The Wall Street Journal reports that Amazon has opened small kiosks in several San Francisco shopping malls to sell Kindles and accessories. They have Kindles on hand that customers can try in a variety of lighting conditions. The stores are only of two-week duration, and Amazon says they are part of a marketing campaign.

It’s certainly not a marketing campaign I’ve heard anything about. But Amazon does a lot of experimental things in different locations, and is known for its expertise in mining data. Might this be a trial run to see what form brick-and-mortar retail outlets might best take? It will certainly get Amazon plenty of sales data, running the stand during the busiest shopping period of the year.

A lack of brick and mortar outlets is one of Amazon’s biggest weaknesses compared to the stores with which it competes. Only a few physical retail outlets, such as Best Buy, still carry Kindles for sale—most of the others realized Amazon was effectively competing with them in many areas of their business, and decided not to offer a competitor the extra help.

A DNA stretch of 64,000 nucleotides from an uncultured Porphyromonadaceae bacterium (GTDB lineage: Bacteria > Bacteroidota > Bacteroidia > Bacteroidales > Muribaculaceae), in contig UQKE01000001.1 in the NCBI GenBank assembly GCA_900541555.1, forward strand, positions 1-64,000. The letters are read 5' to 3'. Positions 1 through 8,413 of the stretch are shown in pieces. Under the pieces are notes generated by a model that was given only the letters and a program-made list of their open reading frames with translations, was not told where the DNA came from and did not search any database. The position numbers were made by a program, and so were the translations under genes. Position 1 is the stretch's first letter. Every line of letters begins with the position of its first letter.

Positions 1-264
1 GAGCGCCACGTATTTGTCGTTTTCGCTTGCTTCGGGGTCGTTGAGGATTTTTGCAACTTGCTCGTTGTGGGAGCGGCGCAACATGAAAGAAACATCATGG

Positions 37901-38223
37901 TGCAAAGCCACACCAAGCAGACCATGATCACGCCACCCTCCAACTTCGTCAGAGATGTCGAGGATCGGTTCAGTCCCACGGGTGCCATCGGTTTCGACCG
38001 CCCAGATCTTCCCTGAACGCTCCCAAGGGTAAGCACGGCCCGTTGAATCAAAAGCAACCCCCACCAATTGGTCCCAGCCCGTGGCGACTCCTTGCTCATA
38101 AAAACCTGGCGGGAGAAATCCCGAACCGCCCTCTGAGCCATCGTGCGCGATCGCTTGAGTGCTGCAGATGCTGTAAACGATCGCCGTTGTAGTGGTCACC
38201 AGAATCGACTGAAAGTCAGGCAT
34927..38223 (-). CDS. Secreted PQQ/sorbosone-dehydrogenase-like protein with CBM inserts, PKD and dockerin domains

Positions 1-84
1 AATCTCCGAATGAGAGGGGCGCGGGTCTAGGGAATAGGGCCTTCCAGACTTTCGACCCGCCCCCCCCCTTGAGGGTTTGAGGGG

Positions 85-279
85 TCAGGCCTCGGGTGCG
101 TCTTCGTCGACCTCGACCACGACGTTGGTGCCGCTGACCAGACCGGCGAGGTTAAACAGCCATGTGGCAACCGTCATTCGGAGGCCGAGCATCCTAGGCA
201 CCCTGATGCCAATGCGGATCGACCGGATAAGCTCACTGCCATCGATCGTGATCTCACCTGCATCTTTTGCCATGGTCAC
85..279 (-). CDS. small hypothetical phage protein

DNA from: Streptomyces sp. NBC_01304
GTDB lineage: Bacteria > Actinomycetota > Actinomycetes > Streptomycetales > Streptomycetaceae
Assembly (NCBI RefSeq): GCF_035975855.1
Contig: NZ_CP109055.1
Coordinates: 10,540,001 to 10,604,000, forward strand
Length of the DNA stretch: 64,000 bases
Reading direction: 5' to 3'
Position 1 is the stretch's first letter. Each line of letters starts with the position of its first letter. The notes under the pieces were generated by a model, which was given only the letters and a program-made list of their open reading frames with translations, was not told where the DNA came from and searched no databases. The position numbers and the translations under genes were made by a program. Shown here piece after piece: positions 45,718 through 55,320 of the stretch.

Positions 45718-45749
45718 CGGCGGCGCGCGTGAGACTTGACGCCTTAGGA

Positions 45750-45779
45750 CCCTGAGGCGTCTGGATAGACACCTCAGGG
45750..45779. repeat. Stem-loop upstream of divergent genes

If Amazon opens boutique stores for selling its own products, and adds in-store pickup for customers on the side, it could go a long way toward closing off one of the on-line store’s most significant weaknesses. We’ll just have to see what happens. (Found via The Passive Voice.)


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